This is such a rambling post, please be warned now.
I guess you could say that this post is a little bit sad, a little bit enlightening too though, hopefully. I want to talk about how I learned to enjoy my own company and how you can do the same. I'm very big on the idea that you don't constantly need people around you to make you feel happier and that with time, you can teach yourself to enjoy the independence that at one point felt so incredibly isolating.

So, let's go back to nearly three years ago now. Year 11 Lauryn who did have a group of friends, did socialise more and on the surface, probably seemed a lot happier than she does to people who have known her for less time. However, the truth is that at this point, I felt as though I was going to explode. I knew that the school I was in wasn't right for me and I knew the company that I had wasn't right either and that had to change. So, I began what I knew would be two years of not so much smiling, a lot of issues but hopefully, beneficial in the end. It was a massive risk for me but luckily, a couple of years later, I'm better off for it. As everyone knows, I moved to sixth form at a different school on the other side of Plymouth and essentially cut myself off from most people I knew before in hope that I would understand more about what I wanted and needed from life if I learned to enjoy my own company. 

This all stemmed from my autism diagnosis and the general anxiety that I face in day to day life. As someone who has always had difficulty making friends, many people questioned why I would want to move somewhere where I knew nobody. I'm not saying that I didn't make any friends during sixth form because I did make a couple but for the majority of the time, I was alone. This gave me a large amount of time to figure out what exactly it is that I'm doing with my life and how I was going to cope. The thing is that this wasn't even like what I was going to do as a career or the interests that I would take up during university, this was working out how I was going to cope with my brain the way it is. 

I've learned a lot the past couple of years about myself and what I can and can't cope with, most people say that a disorder doesn't define you which is true but you can't pretend that it's not there. I had to deal with this in the most forward way that I could so that now, at university, I have a better idea of who I am, how I communicate and what support I need to help me with my day to day life. I know that if I didn't step out of my comfort zone a couple of years ago then there would be no way that I could handle uni life. Right now, I'm proud to say that I'm able to talk to people. Not full on conversations just yet but I'm getting there and it's refreshing to see that after such a hard couple of years, I feel comfortable enough.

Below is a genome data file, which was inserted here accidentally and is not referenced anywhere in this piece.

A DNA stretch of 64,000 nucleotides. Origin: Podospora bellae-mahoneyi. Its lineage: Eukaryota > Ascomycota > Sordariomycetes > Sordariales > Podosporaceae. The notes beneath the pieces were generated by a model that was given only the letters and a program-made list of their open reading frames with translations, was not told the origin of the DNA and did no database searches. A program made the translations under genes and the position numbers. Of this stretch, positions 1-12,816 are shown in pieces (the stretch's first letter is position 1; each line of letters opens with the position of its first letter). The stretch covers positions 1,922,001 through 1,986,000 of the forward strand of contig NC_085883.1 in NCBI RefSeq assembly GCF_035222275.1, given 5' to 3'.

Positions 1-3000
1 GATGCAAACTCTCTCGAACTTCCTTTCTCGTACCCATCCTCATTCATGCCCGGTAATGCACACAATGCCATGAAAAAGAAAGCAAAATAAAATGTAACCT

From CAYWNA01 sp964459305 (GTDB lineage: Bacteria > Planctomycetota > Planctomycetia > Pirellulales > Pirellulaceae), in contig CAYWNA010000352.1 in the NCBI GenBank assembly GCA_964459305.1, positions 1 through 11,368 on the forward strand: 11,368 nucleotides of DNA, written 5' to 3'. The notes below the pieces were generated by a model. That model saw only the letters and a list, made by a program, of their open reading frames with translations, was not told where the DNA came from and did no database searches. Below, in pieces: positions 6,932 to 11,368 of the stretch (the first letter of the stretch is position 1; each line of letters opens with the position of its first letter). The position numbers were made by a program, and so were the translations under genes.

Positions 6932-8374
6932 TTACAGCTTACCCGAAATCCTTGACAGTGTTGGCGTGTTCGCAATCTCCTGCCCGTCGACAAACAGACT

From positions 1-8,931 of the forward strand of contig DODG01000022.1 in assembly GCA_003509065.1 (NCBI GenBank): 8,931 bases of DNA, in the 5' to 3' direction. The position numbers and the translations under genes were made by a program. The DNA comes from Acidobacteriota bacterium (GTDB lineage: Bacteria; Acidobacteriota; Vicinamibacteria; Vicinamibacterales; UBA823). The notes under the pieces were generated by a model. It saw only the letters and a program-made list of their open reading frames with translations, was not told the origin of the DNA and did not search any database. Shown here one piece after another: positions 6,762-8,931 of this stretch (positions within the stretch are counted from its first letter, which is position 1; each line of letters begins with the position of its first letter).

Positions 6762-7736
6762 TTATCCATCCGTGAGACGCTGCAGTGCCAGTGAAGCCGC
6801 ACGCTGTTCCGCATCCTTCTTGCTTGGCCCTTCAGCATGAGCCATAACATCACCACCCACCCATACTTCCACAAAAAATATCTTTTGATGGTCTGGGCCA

The most important thing about enjoying your own company is not seeing it as lonely but simply being alone. Society has put the idea of being alone in some sort of taboo box which is forbidden else you deserve the label of "loser" of "freak". This isn't the case. Being by yourself allows you time to reflect on life whereas sometimes you'll find that constantly being with people doesn't give you a chance to let out some emotion and reveal parts of your identity that perhaps you haven't even discovered. 

I'm not saying that I went on some sort of journey of self discovery because not only does that sound horribly cliche but it's also not true. The way I see it is that it's vital to take some time out of the day for yourself, no matter how "busy" your day may seem, nothing is more important than feeling ok in your mind. Actually, it's not even about feeling ok because sometimes, you're not going to feel ok and that is ok and completely normal. There's too much pressure built up around constantly feeling ok but the truth is, you're not going to constantly feel fine. We are only human and as humans, emotions will vary but knowing how to deal with these emotions is what really gets you somewhere. Just got to do what makes you feel better, really. 

I feel like at this point it's a good time to talk about plans with friends and how these might impact your day to day life. Most of the time, meeting friends is a good thing. It's an enjoyable experience, right? Well, anyone who knows me will know that I'm the worst at sticking to plans like I'll be really looking forward to an event and then all of a sudden a switch will go off in my mind and it's just a massive "nope" then I have to cancel. I used to get really annoyed at myself for it because I don't socialise enough as it is so to cancel the only plans I do have probably isn't the greatest idea but after time, I learned that this is ok. If I suddenly do not want to go out of the house on that day, how is going out anyway going to help me at all? That's another thing about me, I will not be forced into doing something. See what I mean? So many discoveries about my mind. 

Now, I'm not suggesting that anyone does what I did and take two years to essentially remove yourself from the social sphere. HOWEVER, I'm reminding you all that it's ok to take time for yourself, to enjoy your own company and become aware of what you need as a person. I think I can finally say that I'm happy enough with my own mind and I'm glad that I'm making friends.